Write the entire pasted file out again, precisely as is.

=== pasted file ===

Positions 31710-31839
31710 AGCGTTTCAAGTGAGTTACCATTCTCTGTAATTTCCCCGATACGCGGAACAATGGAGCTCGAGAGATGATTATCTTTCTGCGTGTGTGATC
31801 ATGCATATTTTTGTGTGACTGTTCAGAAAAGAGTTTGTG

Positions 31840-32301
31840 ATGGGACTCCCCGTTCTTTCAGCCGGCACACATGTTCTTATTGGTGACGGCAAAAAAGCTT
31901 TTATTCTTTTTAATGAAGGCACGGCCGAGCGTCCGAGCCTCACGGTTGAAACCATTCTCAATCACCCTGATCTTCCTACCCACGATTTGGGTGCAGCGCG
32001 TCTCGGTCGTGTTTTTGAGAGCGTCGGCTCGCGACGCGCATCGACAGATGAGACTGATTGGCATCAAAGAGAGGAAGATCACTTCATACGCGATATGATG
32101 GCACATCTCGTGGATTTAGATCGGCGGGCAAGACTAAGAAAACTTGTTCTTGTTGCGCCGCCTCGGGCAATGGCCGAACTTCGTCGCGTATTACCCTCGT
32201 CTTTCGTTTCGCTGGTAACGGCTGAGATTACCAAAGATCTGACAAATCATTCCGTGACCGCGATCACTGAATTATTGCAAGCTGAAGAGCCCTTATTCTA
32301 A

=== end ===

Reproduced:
Positions 31710-31839
31710 AGCGTTTCAAGTGAGTTACCATTCTCTGTAATTTCCCCGATACGCGGAACAATGGAGCTCGAGAGATGATTATCTTTCTGCGTGTGTGATC
31801 ATGCATATTTTTGTGTGACTGTTCAGAAAAGAGTTTGTG

Positions 31840-32301
31840 ATGGGACTCCCCGTTCTTTCAGCCGGCACACATGTTCTTATTGGTGACGGCAAAAAAGCTT
31901 TTATTCTTTTTAATGAAGGCACGGCCGAGCGTCCGAGCCTCACGGTTGAAACCATTCTCAATCACCCTGATCTTCCTACCCACGATTTGGGTGCAGCGCG
32001 TCTCGGTCGTGTTTTTGAGAGCGTCGGCTCGCGACGCGCATCGACAGATGAGACTGATTGGCATCAAAGAGAGGAAGATCACTTCATACGCGATATGATG
32101 GCACATCTCGTGGATTTAGATCGGCGGGCAAGACTAAGAAAACTTGTTCTTGTTGCGCCGCCTCGGGCAATGGCCGAACTTCGTCGCGTATTACCCTCGT
32201 CTTTCGTTTCGCTGGTAACGGCTGAGATTACCAAAGATCTGACAAATCATTCCGTGACCGCGATCACTGAATTATTGCAAGCTGAAGAGCCCTTATTCTA
32301 A